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cicatrize

Definitions

  • WordNet 3.6
    • v cicatrize form a scar, after an injury "the skin will cicatrize and it will heal soon"
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Webster's Revised Unabridged Dictionary
    • v. t Cicatrize (Med) To heal or induce the formation of a cicatrix in, as in wounded or ulcerated flesh.
    • v. i Cicatrize (Med) To heal; to have a new skin.
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Century Dictionary and Cyclopedia
    • cicatrize To induce the formation of a cicatrice on; heal up (a wound).
    • cicatrize To form a cicatrice in healing; skin over: as, the wound cicatrized.
    • cicatrize Also spelled cicatrise.
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Etymology

Webster's Revised Unabridged Dictionary
Cf. F. cicatriser, fr. cicatrice, L. cicatrix, scar

Usage

In literature:

The rectal opening gradually cicatrized, the sac became obliterated, and the woman left the hospital well.
"Anomalies and Curiosities of Medicine" by George M. Gould
His wound was entirely cicatrized.
"In Search of the Castaways" by Jules Verne
Humility is also a healing virtue; it will cicatrize a thousand wounds, which pride would keep for ever open.
"Lectures on Art" by Washington Allston
This perforation had been made during life, for the edges had commenced to cicatrize.
"A further contribution to the study of the mortuary customs of the North American Indians" by H. C. Yarrow
As a rule, however, the ulcers are purified and heal by cicatrization.
"Valere Aude" by Louis Dechmann
The wound is beginning to cicatrize, and generates laudable pus.
"The Evil Eye; Or, The Black Spector The Works of William Carleton, Volume One" by William Carleton
The wound cicatrizes and falls off from him like a dead skin, and when they would triumph, lo!
"Essays" by Ralph Waldo Emerson
The third stage, that of cicatrization, then ensues about the tenth to the twelfth day.
"Aids to Forensic Medicine and Toxicology" by W. G. Aitchison Robertson
You would thus heal the wound, not cicatrize it.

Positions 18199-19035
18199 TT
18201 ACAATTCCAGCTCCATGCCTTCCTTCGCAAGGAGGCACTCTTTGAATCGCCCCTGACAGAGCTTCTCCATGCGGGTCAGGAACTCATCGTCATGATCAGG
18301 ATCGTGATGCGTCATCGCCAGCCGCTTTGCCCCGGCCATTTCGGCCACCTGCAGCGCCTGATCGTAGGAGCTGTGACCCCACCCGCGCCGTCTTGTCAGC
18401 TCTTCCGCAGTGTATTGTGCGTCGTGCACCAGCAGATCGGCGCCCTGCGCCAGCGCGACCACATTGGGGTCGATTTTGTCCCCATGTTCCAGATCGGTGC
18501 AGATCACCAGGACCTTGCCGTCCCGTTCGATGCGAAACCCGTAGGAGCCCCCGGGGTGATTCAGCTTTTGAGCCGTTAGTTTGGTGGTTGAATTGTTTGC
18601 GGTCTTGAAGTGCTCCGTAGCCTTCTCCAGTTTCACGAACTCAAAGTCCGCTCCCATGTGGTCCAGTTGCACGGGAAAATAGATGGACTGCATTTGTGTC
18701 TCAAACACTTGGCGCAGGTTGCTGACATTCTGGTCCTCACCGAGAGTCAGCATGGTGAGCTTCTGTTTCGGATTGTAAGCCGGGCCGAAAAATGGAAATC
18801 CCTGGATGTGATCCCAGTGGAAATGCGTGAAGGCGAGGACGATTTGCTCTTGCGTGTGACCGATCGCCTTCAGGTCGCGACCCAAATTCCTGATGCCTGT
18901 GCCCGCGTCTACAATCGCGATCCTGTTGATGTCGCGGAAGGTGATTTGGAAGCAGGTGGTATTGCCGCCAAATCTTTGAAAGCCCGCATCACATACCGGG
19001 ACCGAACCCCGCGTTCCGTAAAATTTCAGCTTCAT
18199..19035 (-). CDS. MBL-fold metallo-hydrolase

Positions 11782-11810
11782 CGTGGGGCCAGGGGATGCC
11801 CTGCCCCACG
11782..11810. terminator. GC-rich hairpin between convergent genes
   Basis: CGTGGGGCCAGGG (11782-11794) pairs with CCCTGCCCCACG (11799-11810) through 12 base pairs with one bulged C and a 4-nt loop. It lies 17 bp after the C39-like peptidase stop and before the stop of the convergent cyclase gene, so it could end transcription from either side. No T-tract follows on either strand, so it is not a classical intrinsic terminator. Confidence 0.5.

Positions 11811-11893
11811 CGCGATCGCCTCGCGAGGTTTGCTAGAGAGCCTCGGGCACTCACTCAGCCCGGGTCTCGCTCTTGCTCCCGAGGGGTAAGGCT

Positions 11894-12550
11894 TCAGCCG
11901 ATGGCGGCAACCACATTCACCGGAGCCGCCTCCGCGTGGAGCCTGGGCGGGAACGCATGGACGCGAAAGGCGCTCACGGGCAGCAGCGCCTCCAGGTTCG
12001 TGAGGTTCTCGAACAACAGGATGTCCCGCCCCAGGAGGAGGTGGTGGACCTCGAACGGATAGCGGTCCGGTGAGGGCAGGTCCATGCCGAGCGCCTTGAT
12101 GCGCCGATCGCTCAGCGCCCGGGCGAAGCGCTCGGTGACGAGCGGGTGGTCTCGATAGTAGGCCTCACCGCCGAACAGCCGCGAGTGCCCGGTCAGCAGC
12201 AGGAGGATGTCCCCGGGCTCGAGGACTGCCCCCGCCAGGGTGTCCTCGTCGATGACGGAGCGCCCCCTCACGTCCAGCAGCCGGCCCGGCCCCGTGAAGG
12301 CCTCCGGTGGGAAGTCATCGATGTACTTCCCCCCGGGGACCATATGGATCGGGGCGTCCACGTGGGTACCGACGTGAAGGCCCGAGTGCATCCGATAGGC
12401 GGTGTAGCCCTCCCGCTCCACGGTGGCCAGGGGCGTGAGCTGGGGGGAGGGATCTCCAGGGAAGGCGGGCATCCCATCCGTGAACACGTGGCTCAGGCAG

"A Report of the Debates and Proceedings in the Secret Sessions of the Conference Convention" by Lucius Eugene Chittenden
Near me sat a young officer in undress uniform, with a cicatrized bullet wound in his cheek.
"The Continental Monthly, Vol 2, No 6, December 1862" by Various
The Bangalas practice cicatrization to an elaborate extent.
"An African Adventure" by Isaac F. Marcosson
The wounds of the social war were scarcely cicatrized, and the peace had left the allies imperfectly satisfied.
"Great Men and Famous Women. Vol. 1 of 8" by Various
As a vulnerary, tobacco was used by the Indians, and physicians say that it promotes the cicatrization and healing of inveterate ulcers.
"The American Quarterly Review, No. 17, March 1831" by Various
No haemorrhage ensued, and the wound cicatrized.
"North American Medical and Surgical Journal, Vol. 2, No. 3, July, 1826" by Various
This Ointment is of singular Use to cleanse Ulcers; as also to mundifie, cicatrize, and consolidate all sorts of Wounds.
"The Compleat Surgeon, or the Whole Art of Surgery Explain'd in a Most Familiar Method" by Charles Gabriel Le Clerc
The wound had become cicatrized, leaving the bone in this position.
"The Frontier Angel" by Edward S. Ellis
Stricture of the pylorus and consequent dilatation of the stomach may be caused by the cicatrization of an ulcer.
"Encyclopaedia Britannica, 11th Edition, Volume 11, Slice 5" by Various
The marks left by this malady when cicatrized might easily be mistaken for those of inoculation.
"Narrative of the Circumnavigation of the Globe by the Austrian Frigate Novara, Volume II" by Karl Ritter von Scherzer
Indeed, the same gland may sometimes be found ulcerating at one side while cicatrization is going on at the other.
"A System of Practical Medicine by American Authors, Vol. I" by Various
His wounds were almost cicatrized, and he felt his strength returning.
"The White Scalper" by Gustave Aimard
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